Oregon's aid-in-dying law turns 20
Oct. 27, 2017
PORTLAND, Ore. (AP) — Oregon's Death with Dignity Act is now 20 years old.
Voters approved the aid-in-dying proposal in 1994 and it then survived a repeal effort. The law that took effect Oct. 27, 1997 made Oregon the first state to make it legal for a doctor to prescribe a life-ending drug to a terminally ill patient of sound mind who makes the request. It took more than a decade for another state to follow.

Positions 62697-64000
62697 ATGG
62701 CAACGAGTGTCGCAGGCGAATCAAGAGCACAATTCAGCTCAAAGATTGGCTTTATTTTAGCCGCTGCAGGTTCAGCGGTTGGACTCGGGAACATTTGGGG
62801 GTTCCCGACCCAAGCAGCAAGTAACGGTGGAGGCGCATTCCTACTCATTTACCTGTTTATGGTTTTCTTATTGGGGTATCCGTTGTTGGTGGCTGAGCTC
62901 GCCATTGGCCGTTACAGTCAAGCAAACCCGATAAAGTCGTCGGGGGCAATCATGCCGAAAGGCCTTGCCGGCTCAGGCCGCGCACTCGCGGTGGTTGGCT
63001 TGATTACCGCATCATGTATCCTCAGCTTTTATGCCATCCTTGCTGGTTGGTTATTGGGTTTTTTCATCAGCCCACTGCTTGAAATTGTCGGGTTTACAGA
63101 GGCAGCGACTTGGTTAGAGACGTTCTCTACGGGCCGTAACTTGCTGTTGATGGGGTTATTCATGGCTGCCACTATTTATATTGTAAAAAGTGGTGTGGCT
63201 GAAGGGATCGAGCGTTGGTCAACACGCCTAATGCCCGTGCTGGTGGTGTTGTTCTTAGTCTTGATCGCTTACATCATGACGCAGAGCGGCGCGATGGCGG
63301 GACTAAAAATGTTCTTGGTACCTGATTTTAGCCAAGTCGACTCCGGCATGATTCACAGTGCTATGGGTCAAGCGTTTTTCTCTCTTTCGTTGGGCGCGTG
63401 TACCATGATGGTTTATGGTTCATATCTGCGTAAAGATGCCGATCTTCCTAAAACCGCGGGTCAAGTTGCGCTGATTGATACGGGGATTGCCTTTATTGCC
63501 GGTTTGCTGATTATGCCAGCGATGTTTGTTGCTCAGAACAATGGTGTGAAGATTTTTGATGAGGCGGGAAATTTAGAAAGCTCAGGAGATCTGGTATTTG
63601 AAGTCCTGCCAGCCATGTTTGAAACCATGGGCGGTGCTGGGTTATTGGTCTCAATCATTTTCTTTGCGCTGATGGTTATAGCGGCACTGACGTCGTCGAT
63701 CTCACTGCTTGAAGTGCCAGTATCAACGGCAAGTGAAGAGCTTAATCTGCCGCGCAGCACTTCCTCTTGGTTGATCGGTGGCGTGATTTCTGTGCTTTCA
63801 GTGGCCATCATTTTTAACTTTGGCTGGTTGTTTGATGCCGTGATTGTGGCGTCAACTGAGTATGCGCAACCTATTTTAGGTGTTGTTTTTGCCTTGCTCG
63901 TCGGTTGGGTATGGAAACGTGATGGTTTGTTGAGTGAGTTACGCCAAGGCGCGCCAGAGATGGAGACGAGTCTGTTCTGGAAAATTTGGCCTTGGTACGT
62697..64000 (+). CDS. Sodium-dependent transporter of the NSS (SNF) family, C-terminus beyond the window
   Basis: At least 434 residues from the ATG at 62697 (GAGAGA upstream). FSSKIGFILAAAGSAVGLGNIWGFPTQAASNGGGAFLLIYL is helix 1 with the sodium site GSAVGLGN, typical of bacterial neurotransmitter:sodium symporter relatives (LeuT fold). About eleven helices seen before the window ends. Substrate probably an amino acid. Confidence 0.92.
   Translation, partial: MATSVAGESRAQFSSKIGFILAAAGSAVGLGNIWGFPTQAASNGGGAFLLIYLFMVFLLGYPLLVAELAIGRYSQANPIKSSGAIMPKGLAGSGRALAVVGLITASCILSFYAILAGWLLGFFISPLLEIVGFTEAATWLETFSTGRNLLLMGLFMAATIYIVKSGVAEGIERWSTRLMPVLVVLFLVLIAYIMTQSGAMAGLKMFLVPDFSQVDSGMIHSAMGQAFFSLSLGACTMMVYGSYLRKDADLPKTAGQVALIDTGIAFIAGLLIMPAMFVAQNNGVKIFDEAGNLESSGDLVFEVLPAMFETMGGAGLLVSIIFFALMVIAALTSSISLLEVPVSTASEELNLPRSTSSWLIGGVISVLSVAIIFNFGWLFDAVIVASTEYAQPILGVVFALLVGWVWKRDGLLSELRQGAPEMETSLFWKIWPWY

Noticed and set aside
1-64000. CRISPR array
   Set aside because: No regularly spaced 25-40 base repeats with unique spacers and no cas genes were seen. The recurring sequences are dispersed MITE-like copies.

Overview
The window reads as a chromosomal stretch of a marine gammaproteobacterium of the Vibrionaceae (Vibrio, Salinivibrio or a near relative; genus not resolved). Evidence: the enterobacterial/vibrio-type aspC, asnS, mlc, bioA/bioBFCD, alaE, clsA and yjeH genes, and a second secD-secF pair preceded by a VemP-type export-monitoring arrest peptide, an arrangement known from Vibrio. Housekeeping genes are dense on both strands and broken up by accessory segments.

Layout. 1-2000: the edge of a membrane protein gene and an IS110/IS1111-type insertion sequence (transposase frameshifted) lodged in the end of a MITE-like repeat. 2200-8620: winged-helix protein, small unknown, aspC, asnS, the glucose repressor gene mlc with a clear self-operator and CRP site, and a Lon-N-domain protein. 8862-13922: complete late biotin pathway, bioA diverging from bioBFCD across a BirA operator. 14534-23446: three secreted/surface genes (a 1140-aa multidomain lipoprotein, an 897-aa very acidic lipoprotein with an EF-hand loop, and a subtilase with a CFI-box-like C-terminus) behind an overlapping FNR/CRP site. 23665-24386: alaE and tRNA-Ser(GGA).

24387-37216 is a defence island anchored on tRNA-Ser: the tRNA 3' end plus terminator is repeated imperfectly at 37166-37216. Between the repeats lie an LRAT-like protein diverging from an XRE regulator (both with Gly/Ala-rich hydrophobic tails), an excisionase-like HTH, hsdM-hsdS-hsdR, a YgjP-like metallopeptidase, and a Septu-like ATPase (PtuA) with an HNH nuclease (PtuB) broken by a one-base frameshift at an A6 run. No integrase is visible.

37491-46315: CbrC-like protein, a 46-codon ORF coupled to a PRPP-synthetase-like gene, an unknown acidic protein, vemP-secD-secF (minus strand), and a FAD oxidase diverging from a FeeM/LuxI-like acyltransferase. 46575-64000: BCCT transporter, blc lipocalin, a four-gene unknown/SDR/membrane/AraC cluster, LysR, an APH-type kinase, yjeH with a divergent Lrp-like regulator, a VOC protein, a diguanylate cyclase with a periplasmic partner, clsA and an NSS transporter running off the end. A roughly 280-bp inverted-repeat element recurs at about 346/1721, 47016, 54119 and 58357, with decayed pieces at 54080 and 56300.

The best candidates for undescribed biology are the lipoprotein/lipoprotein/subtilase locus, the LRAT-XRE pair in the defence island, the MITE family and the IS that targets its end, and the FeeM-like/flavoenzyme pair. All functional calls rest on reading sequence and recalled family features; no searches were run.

The Oregon Health Authority says more than 1,100 people used the law to die through the end of 2016. The median age of the deceased was 71, and most suffered from cancer.
The patient must swallow the life-ending drug without help; it is illegal for a doctor to administer it.